Tuesday, October 8, 2013

Chimes at Midnight by Seanan McGuire

The Basics:

Chimes at Midnight by Seanan McGuire
Book 7 in the October Daye series
Urban Fantasy

I purchased the paperback.

This is the seventh book in a series that I quite enjoy. Because I'm already a fan of the series, I was eager to read this one.

In Chimes at Midnight, October is trying to get to the bottom of recent changeling deaths, caused by overdosing on goblin fruit. The Queen of Mists is entirely unsympathetic when October puts the problem to her, exiling our heroine. October must race against the clock to reverse the Queen's decree, deal with the goblin fruit, save her own life and... oh wait, maybe the Queen shouldn't be the Queen after all!

What worked for me:

McGuire's series is one of my favourite urban fantasy series currently on the market. I enjoy October - she's snarky, competent and constantly under threat of death or worse. She has complex relationships that contain enough mystery and genuine friendship/loyalty/love to draw me back, book after book.

On the topic of mystery, there's so much that we still don't know - that October still doesn't know - that I will continue to come back for more, as long as McGuire keeps writing the series. For example, the reveal about Quentin wasn't unexpected by the time it happened, but it *did* successfully peak my interest in the next book, in which I presume we'll explore his background more.

The heightened threat level that pervades this series (see what didn't work for me) benefits greatly from the sense of sarcastic humor that underlines most of October's interactions. It provides relief from the tension, allowing McGuire to then ratchet things up to the next level. Just when you think October's situation couldn't be any worse....

What didn't work for me:

Well, I intended to read this book over the space of a few days, to savor it as it'll be another year before I get a new installment. And though I read the first two chapters and set the book down, I unfortunately picked it up an hour or so later and then gobbled up the rest of the book. I couldn't put it down. So now I have no new October adventures until next September.

What I would like more of is the relationship between October and Tybalt. I do appreciate that this series isn't as heavily focused on their romantic involvement as we get in typical urban fantasy because I think it's easy for a series to burn out on that. McGuire gives us a few crumbs here and there, but never enough to truly satisfy the reader. Still, I'd like to read an October book - perhaps even just a novella - that runs with a plot that isn't always so dire. Give October a little more breathing room so we can have a scene or two featuring her and Tybalt without these other tensions pressing in on them. Please?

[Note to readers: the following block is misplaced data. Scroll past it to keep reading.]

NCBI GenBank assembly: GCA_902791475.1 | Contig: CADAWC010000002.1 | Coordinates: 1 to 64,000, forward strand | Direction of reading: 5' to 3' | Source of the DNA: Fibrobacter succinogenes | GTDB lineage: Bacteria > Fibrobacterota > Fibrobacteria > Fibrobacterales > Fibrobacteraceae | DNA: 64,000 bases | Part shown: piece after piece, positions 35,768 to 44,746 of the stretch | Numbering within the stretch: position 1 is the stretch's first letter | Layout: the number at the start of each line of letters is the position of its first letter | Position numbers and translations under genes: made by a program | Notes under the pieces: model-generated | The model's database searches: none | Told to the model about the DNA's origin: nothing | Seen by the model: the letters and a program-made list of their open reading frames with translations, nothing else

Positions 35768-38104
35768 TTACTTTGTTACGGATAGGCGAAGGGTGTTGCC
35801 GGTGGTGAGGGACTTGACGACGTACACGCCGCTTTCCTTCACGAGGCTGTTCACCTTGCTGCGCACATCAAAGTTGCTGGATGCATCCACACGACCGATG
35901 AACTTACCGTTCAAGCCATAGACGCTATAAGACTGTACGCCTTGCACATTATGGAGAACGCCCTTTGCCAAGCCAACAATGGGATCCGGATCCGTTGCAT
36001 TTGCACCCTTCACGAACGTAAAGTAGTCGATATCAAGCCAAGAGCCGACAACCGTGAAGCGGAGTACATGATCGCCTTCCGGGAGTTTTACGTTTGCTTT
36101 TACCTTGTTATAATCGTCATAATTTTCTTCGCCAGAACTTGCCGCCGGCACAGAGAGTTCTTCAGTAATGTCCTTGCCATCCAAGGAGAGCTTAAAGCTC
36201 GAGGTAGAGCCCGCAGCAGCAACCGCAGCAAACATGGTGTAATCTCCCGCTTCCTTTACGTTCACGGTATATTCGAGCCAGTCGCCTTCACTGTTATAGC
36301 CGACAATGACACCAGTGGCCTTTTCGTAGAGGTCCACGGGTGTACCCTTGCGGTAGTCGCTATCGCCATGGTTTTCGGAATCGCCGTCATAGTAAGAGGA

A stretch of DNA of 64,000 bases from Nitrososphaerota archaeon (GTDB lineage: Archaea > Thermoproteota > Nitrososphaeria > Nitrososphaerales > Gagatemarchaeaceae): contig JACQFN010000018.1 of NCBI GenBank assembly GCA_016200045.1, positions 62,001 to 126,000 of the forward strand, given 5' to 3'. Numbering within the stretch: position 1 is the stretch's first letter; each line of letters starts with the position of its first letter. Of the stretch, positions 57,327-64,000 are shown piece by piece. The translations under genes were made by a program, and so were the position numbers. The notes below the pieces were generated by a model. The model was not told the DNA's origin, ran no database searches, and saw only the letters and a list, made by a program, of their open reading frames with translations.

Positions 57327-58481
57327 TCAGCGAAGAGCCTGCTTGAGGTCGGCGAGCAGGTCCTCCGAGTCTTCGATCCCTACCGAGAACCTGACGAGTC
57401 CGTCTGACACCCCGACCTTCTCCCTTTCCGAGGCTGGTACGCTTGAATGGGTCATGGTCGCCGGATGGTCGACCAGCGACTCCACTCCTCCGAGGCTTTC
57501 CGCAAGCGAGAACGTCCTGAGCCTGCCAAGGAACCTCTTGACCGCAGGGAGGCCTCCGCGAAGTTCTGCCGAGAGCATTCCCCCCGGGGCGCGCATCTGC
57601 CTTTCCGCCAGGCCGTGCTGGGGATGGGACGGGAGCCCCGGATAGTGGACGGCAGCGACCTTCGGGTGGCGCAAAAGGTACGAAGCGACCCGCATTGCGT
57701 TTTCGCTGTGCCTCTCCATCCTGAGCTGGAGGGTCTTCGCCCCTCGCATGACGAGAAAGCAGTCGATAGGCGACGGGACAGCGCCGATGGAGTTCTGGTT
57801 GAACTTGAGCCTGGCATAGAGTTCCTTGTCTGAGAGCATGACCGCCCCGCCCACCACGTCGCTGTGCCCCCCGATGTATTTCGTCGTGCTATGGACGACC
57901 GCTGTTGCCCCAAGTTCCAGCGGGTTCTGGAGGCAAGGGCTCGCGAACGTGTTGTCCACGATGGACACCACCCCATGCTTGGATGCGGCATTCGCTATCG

The consistently high threat level could probably also use some variation. Having October racing from place to place, trying desperately to beat the clock, is entertaining, certainly, but I think varying the pacing a bit more might give the reader relief beyond that offered by the comedic moments. It'll also help convey the truly heinous nature of the current threat, if we have more than the most stolen of moments to pause and appreciate everything that's at stake.

The Bottom Line

Genuine enjoyment of the series drove me to buy the paperback and it was worth every penny. I will pre-order the next book in the series as soon as it is possible.

Am I too much of a fangirl of this series to see potential flaws in the book? Possibly. I've heard criticisms about October's ability to bounce back from injury - a talent that October actually addresses in the book. What I like about the way she overcomes these setbacks is that she relies on this ever expanding network of friends and family who back her up in ways beyond the physical. October's grown from thinking she's a one-woman show to accepting that she has a broad social network of people who care about her. 

I absolutely recommend this book, and this series.

Five Stars
For Fans of the series, of urban fantasy, of books that incorporate faerie elements, of snarky heroines

No comments:

Post a Comment